Mon, October 25, 2021

perspective

TCC warns Lhongs of any practices that may be deemed an offense, and action that will be taken if complaints regarding farmer exploitation are proven true.


Bangkok, 25 May 2021 - The Trade Competition Commission (TCC) continues to create fairness protecting fruit growers across the country during the harvest season when a wide variety of fruit are exported to market, as well as warning business operators (Lhong) not to do anything that is considered an offense.

The guidelines for unfair trade practices include monopoly, (reduction or limitation of competition) in the fruit buying business which consists of 1) not specifying the date or time of fruit picking, 2) negotiation of the price of fruit purchase below what is specified in the contract, 3) unfair trade practices that can cause damage, and 4) collusion in fixing fruit price. Any fruit growers who encounter issues, being exploited or treated unfairly by a fruit buying business operator (Lhong) can make a complaint directly to The Office of Trade Competition Commission or via the website and other channels immediately.

TCC warns Lhongs of any practices that may be deemed an offense, and action that will be taken if complaints regarding farmer exploitation are proven true.

Mr. Santichai Santawanpas, Commissioner, Trade Competition Commission and Spokesman of The Trade Competition Commission, revealed that particularly during the season (when a wide variety of fruits are provided to market), fruit growers may be exploited by fruit buying business operators (Lhong) due to their lower bargaining power. The Trade Competition Commission (TCC) has, therefore, emphasized the importance of supervising fruit growers to guarantee more fairness by imposing strict guidelines on unfair trade practices including monopolies, (reduction or limitation of competition) which is effective from 8 September 2020.

The aforementioned guidelines stipulate unfair trade behaviors that may constitute an offense pursuant to Section 57 of the Trade Competition Act 2017 consisting of:

1. Not specifying the date or time of fruit picking, using the superior bargaining power including unfair trade conditions that prevent farmers from selling fruit to other fruit buyers, etc.

2. Negotiation of the purchase price below what is stipulated in the contract for no justifiable reason, determination of fruit qualities or any other conditions that are unfair, etc.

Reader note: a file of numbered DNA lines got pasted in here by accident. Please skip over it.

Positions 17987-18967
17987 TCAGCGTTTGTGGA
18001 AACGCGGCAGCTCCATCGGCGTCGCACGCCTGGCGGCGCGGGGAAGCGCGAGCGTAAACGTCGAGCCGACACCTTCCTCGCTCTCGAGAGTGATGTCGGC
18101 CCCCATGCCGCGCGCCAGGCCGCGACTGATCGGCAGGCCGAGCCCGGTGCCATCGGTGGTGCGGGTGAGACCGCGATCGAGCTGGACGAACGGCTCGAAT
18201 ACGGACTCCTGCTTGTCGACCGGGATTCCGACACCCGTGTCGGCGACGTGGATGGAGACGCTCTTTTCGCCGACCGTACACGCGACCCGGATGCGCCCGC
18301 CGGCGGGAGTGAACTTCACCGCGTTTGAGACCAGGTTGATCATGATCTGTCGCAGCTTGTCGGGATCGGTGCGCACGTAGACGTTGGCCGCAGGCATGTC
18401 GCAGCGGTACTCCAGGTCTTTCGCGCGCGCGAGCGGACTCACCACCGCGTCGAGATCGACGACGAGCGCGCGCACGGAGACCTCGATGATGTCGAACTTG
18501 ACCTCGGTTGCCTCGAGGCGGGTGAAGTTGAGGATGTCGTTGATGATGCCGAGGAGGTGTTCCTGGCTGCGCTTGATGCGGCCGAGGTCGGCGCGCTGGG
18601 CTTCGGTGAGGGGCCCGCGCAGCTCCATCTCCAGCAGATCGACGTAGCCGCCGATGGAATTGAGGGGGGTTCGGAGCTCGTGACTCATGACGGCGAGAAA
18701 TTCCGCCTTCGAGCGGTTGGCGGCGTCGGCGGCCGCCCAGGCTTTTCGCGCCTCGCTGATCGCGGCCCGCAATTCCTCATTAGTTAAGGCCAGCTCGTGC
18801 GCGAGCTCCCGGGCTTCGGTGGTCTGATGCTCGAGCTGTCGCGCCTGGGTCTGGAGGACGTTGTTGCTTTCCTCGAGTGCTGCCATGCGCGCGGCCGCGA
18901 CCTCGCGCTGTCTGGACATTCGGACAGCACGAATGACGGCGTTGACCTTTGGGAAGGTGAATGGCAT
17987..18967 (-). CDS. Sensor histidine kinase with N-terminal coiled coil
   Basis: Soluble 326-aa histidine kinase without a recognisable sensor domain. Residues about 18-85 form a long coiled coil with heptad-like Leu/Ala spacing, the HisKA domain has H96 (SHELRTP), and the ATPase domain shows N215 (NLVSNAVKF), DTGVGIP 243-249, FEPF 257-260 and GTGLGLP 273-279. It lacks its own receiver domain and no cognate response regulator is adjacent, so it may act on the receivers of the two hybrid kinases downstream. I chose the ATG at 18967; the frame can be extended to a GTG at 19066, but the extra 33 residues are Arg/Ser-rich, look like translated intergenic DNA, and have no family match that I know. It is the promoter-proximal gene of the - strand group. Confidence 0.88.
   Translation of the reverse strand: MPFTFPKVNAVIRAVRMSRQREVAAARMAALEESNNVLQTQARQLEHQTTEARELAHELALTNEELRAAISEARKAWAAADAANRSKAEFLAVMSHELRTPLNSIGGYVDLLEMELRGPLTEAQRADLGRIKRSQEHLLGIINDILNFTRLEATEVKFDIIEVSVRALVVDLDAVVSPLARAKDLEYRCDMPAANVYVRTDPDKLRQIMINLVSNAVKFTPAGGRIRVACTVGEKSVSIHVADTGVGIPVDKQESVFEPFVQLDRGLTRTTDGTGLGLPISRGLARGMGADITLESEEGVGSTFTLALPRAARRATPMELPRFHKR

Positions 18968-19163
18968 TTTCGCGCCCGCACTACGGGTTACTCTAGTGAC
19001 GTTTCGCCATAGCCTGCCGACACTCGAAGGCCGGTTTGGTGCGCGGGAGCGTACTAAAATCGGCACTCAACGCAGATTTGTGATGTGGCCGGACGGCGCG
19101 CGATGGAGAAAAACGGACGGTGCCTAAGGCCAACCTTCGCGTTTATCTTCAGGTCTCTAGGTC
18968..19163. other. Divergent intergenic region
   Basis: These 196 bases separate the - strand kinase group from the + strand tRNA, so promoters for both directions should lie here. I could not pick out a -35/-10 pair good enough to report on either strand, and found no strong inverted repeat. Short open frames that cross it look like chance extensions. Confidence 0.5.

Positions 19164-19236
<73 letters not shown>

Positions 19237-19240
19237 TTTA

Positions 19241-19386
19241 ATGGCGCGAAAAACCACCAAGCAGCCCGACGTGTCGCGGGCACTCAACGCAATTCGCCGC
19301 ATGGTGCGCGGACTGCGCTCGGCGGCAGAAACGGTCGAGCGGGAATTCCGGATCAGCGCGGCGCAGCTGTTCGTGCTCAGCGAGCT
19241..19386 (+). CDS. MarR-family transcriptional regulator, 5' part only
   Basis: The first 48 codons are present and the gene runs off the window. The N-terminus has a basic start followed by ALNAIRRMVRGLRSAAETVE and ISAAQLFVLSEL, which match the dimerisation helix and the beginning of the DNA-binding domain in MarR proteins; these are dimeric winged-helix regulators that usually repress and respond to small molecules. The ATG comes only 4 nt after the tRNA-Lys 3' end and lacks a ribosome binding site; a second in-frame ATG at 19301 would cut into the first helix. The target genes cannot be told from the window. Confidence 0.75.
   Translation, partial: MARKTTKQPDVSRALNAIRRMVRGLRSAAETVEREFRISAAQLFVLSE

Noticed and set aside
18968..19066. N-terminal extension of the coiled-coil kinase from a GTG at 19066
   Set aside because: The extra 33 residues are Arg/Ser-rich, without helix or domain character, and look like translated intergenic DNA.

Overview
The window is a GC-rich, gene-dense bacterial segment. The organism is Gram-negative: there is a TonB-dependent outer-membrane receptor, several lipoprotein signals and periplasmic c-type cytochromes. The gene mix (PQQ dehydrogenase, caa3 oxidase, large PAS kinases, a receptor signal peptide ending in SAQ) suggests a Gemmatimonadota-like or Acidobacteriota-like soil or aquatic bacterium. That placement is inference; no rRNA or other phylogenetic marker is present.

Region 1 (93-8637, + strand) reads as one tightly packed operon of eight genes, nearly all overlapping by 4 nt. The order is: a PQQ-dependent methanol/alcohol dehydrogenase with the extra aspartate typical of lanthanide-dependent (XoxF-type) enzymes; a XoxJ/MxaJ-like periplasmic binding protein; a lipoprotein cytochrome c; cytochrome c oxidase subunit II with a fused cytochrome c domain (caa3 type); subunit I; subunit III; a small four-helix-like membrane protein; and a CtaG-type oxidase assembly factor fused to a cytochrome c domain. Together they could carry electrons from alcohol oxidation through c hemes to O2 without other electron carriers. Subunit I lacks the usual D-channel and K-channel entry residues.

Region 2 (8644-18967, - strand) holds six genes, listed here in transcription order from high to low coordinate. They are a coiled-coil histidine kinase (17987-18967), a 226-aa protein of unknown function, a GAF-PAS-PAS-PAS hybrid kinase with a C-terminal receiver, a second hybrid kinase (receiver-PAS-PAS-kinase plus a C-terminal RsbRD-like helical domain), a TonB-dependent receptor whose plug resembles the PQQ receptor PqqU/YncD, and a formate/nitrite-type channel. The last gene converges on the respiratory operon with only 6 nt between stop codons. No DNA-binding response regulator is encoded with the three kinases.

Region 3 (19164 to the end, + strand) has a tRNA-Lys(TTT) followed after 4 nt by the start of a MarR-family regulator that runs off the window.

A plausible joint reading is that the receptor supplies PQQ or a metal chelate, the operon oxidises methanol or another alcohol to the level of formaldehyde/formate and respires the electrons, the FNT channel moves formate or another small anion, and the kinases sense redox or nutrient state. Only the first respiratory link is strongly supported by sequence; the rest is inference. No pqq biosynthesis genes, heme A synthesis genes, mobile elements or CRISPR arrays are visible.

3. Delaying fruit picking, failing to collect fruit in the amount agreed in the contract or picking only a certain amount of fruit including other behaviors that are considered unfair trade practices, etc.

4. Collusion to monopolise or reduce competition, such as jointly agreeing on a specific purchase price or limiting the quantity of goods or jointly determining the trading area, etc.

TCC warns Lhongs of any practices that may be deemed an offense, and action that will be taken if complaints regarding farmer exploitation are proven true.

Mr. Santichai added that there is a problem of fruit growers being exploited every year. The Trade Competition Commission (TCC) is aware of the grievances of farmers in this regard and has instructed the Office of Trade Competition Commission (OTCC) to supervise fairness under trade competition law and seriously punish offenders. There have been 10 complaints regarding unfair trade practices by the fruit buying business operators (Lhong) from farmers in the eastern region. One of which was found guilty of unfair trade practices according to Section 57 and was fined. The maximum fine is 10% of the income in the year of the offense. The other 8 cases are being investigated by the subcommittee, and are expected to obtain the findings which will be presented to the Trade Competition Commission (TCC) for consideration soon. Another case was closed because it is a case of civil disputes that do not fall into the scope of the trade competition law due to the relatively high rate of fine. Therefore, fruit buying business operators (Lhong) should be mindful of trade practices that may be considered an offense under the unfair trade practices guidelines including monopoly. Any fruit growers who encounter an issue or are being exploited or treated unfairly by a fruit buying business (Lhong) can make a complaint directly to the Office of Trade Competition Commission or via the website www.otcc.or.th or telephone number 02-199-5444, as well as email: [email protected]

Published : May 25, 2021

By : THE NATION